Lily of the valley (Convallaria majalis) is not a true lily; It actually belongs to the asparagus family, although its foliage is reminiscent of lilies. Medium green leaves, about 5 to 10 inches long and 1 to 3 inches wide, arching from the center of a clump. Dainty, fragrant, white flowers rise on long stalks from clusters of leaves in spring, and orange-red berries appear later in fall when different cultivars are planted for cross-pollination. Don’t be fooled by the delicate appearance of the bell-shaped flowers of the lily of the valley. This is a hardy ground cover that will gradually but persistently spread to form dense colonies.
Lily of the valley can be planted by root divisions, potted plants, or seeds in the fall, although spring planting is also acceptable. It is considered invasive in much of the Midwest and Northeast, where planting may be strongly discouraged or even banned. Be aware that lily of the valley is toxic to humans, as well as dogs, cats and horses.2 It contains glycosides and saponins that can cause heart problems and indigestion if large amounts are eaten. The consumption of the berries by children is the most common cause of poisoning, deaths are possible.
Lily of the valley care
Lily of the valley will grow vigorously in almost any location with some shade. In fact, gardeners often use it under trees where many other plants don’t grow because of the shade. Plant the rhizomes about 6 inches apart, with the growth buds buried about 1/2 inch deep.
This plant needs little attention to thrive once established. It is a long-lived plant that does not suffer from serious pest or disease problems. Plan to water during dry periods. Even when flowering has shrunk on older plants, it is beneficial to dig up and divide them to refresh their growth.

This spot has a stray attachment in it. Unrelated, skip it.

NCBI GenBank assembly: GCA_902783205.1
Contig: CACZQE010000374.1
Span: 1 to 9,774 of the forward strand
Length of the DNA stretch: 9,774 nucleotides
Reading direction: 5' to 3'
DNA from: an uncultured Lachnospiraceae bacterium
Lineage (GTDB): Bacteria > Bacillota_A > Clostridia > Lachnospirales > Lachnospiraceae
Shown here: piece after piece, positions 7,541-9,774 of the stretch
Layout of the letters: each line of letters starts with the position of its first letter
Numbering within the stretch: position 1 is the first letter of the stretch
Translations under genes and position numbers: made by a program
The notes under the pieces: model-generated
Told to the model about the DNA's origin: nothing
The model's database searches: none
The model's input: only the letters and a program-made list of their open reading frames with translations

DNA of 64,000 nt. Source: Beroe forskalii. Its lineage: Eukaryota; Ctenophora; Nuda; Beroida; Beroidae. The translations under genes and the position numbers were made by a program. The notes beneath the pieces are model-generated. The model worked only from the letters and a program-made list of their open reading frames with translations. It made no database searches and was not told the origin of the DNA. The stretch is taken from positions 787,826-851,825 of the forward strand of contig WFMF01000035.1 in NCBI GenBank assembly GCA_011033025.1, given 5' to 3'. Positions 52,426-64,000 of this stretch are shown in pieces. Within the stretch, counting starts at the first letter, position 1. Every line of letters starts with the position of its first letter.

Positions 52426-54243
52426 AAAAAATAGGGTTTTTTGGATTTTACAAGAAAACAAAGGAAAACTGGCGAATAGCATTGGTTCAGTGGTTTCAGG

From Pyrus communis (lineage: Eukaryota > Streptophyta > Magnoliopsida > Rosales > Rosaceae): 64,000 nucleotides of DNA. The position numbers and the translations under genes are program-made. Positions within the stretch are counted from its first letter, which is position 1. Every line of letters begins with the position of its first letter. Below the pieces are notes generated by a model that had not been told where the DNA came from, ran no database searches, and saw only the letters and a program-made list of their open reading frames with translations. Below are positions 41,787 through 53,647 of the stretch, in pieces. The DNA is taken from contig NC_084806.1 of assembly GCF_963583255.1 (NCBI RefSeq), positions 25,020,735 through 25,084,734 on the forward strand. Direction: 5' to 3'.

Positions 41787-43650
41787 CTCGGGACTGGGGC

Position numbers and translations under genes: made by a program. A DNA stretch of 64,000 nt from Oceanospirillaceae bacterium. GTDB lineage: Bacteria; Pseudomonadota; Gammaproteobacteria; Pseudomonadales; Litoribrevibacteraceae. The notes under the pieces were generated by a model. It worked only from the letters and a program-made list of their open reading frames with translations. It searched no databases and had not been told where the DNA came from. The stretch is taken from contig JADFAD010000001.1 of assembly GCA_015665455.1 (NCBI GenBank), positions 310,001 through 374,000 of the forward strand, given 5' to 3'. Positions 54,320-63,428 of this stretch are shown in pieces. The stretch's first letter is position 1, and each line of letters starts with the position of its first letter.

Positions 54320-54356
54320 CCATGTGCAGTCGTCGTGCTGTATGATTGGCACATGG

Plant lilies of the valley in partial sun to full shade. Direct morning sun is fine, but the plant needs protection from the harsh afternoon sun. And if you live in a warmer part of the growing zones, full shade is best.
Lily of the valley prefers organically rich soil with good drainage. But it can grow in a range of soil types, including clay soil. It likes an acidic to neutral soil pH, but also tolerates slightly alkaline soils.
This plant prefers consistently moist but not soggy soil. Water whenever the soil begins to dry out due to lack of rain and/or hot weather. Too dry soil hinders the growth and flowering of the plant.
temperature and humidity
Lily of the valley prefers mild conditions with average humidity. Temperatures between 60 and 70 degrees Fahrenheit are best. The plant does not do well in dry, hot climates. And even in mild climates, it could die off during the hottest summer months. This usually won’t kill the plant; it generally returns the following spring.
Lily of the valley does not usually need fertilizer unless you have poor soil. If your soil is lacking in nutrients, you can add a slow-release granular fertilizer in the spring. Follow product label directions for amount to use.